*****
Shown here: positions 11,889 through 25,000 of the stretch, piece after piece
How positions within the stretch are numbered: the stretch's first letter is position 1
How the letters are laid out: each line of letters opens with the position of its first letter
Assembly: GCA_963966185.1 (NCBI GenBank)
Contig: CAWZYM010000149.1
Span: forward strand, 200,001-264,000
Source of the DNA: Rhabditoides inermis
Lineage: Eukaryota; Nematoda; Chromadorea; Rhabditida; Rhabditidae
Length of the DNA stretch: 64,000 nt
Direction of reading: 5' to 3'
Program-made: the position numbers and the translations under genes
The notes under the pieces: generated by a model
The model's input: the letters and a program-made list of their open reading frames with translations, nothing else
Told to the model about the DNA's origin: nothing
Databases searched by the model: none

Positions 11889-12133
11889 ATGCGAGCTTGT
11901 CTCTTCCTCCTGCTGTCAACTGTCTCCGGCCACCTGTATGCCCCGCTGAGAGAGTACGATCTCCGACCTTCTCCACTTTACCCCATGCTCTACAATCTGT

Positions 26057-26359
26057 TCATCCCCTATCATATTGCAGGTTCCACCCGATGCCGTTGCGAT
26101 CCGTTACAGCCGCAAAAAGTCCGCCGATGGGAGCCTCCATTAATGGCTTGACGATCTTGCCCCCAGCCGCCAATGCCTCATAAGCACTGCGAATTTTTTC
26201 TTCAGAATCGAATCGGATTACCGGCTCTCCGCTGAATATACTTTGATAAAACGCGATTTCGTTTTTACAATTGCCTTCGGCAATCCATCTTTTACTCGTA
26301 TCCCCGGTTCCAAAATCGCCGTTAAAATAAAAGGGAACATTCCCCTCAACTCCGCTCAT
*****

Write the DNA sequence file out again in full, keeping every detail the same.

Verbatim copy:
Shown here: positions 11,889 through 25,000 of the stretch, piece after piece
How positions within the stretch are numbered: the stretch's first letter is position 1
How the letters are laid out: each line of letters opens with the position of its first letter
Assembly: GCA_963966185.1 (NCBI GenBank)
Contig: CAWZYM010000149.1
Span: forward strand, 200,001-264,000
Source of the DNA: Rhabditoides inermis
Lineage: Eukaryota; Nematoda; Chromadorea; Rhabditida; Rhabditidae
Length of the DNA stretch: 64,000 nt
Direction of reading: 5' to 3'
Program-made: the position numbers and the translations under genes
The notes under the pieces: generated by a model
The model's input: the letters and a program-made list of their open reading frames with translations, nothing else
Told to the model about the DNA's origin: nothing
Databases searched by the model: none

Positions 11889-12133
11889 ATGCGAGCTTGT
11901 CTCTTCCTCCTGCTGTCAACTGTCTCCGGCCACCTGTATGCCCCGCTGAGAGAGTACGATCTCCGACCTTCTCCACTTTACCCCATGCTCTACAATCTGT

Positions 26057-26359
26057 TCATCCCCTATCATATTGCAGGTTCCACCCGATGCCGTTGCGAT
26101 CCGTTACAGCCGCAAAAAGTCCGCCGATGGGAGCCTCCATTAATGGCTTGACGATCTTGCCCCCAGCCGCCAATGCCTCATAAGCACTGCGAATTTTTTC
26201 TTCAGAATCGAATCGGATTACCGGCTCTCCGCTGAATATACTTTGATAAAACGCGATTTCGTTTTTACAATTGCCTTCGGCAATCCATCTTTTACTCGTA
26301 TCCCCGGTTCCAAAATCGCCGTTAAAATAAAAGGGAACATTCCCCTCAACTCCGCTCAT